Boris Johnson brexit

When historians come to write the history of the present, will they lead with “what the F- happened?”.

It is the least of the half-dozen events and non-events in a crowded week, but the most symbolic. UK Prime Minister Theresa May, addressing the Tory Party conference on its final day, knew she had to pull out a blinder of a speech, to re-establish her authority, after a renewed campaign of destabilisation by natural blonde Manbaby Boris Johnson.

That didn’t happen. The opposite of it happened. May’s voice was shaky, her content bland and a list of giveaways, to try and tempt folks back from Labour, and part way through she was handed a “P45” (unemployment benefits) form by a prankster named “Brodkin”. “Boris told me to do it!” he yelled as he was hauled away. Phew, almost over, May must have thought, this ordeal is making me unpleasantly warm.

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No, that was the room temperature, which rose to a point where one of the letters on her slogan “Building a Country That Works For Everyone” resigned its position and fell to the floor. Yes, the speech got the “F” and May finished her address on the topic of “Building a Country That Works Or Everyone”.

Could have been worse. Various alternative disasters were offered, the best of which was “Building a Cunt hat”, but at least that would have had some pizzazz. As it was, the non-sequitur — it was not merely similar to, it was exactly the version The Thick Of It would have chosen as a plot point — merely added to that side of Theresa May that many find easy to dislike.

May is the cynosure of anti-pleasure, a politician who has zero capacity to summon the fantasy that life could be otherwise. She’s a minor, disliked character from an Anita Brookner novel, she is a hospital visit on a wet Saturday afternoon, a repeat of a Midsomer Murders episode, an unnecessary train trip to Peterborough, the chocolate mousse dessert at an Angus Steak House. After the speech, which was marked by a persistent cough, she tweeted a pic of a pack of Strepsils beside her speech notes, and that really says it all: she is Strepsils.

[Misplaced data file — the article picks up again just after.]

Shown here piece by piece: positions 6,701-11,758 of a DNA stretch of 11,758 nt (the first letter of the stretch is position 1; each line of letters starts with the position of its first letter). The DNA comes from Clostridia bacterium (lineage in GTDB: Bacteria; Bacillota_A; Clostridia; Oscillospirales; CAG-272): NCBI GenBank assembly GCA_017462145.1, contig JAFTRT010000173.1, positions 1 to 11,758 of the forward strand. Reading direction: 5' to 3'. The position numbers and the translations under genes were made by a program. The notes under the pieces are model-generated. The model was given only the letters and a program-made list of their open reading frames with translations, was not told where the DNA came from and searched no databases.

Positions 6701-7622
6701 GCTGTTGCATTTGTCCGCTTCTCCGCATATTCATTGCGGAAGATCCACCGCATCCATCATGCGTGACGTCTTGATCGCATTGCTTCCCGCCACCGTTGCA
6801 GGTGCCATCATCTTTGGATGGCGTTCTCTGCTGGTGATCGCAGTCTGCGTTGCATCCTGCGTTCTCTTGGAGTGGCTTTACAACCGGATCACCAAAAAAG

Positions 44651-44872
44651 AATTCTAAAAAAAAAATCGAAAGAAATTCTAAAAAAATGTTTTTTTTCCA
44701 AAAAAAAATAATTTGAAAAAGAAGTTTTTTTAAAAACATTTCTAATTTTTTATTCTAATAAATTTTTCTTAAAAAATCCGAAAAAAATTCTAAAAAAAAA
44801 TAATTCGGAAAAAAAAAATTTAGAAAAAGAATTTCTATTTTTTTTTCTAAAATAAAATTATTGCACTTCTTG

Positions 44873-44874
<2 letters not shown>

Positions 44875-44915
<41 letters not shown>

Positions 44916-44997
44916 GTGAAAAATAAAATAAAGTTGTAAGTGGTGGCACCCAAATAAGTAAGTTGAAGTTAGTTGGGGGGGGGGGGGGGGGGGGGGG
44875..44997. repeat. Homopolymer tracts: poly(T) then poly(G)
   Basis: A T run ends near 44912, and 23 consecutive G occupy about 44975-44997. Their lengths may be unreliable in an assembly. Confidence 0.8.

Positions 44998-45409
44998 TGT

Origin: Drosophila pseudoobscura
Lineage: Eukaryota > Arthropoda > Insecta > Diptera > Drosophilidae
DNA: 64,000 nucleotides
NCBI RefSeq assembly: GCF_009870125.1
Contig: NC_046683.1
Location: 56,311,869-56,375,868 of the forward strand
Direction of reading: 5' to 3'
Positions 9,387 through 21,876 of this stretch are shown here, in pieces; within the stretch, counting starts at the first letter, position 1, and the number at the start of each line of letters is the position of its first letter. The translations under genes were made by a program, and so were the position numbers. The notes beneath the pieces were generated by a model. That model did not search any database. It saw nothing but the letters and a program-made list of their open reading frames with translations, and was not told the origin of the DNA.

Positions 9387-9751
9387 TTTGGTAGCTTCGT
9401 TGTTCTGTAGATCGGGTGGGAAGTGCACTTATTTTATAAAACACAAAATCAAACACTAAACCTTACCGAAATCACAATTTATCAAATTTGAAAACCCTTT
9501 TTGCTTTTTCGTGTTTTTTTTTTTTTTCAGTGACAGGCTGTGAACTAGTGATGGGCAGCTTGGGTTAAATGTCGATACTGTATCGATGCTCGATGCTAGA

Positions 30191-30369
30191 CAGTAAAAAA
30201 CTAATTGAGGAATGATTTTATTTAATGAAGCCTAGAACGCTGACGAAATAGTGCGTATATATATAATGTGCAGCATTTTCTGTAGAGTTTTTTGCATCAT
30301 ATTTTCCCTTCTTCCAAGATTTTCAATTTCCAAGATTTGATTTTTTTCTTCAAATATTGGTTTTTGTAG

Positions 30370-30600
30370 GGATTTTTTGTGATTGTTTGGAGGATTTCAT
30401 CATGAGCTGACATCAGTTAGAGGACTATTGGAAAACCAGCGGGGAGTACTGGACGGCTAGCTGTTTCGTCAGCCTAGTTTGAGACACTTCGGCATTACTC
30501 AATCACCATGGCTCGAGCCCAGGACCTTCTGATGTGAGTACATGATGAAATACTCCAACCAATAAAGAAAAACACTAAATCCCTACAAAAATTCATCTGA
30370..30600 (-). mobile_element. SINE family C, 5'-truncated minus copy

Yes, no one can help having a cough. But politics is theatre and spectacle, and an inability to get basic things right — tight security, the solidity of the set — magnifies bad luck, until the effect is unavoidable. The speech’s lame content — vague promises on energy prices, an affordable housing program that turned out to guarantee a paltry 5000 new homes a year — was graced with the odd, US-import phrase “Rebuilding the British Dream”. But it’s one of those dreams where you’re buying ring-binder files in Officeworks, and that’s all that happens.

When you’re focused on something, when you want it, the adrenaline flows, and your body suppresses a whole series of system reactions, including those that prompt coughing. You know a play’s going badly when the coughing starts, because the audience’s tense focus has been lost. So as with a speech. May’s physical ordeal was a register of her, and her whole section of the party’s, ambivalence, at best, about holding power at all. The ruling class doesn’t want to rule. They wanted to run a neoliberal state, integrated into Europe, and later slide sideways onto a few finance sector boards. Now because of this meshuggeneh referendum, they have to reinvent Britain in the modern era, devise a whole new state form.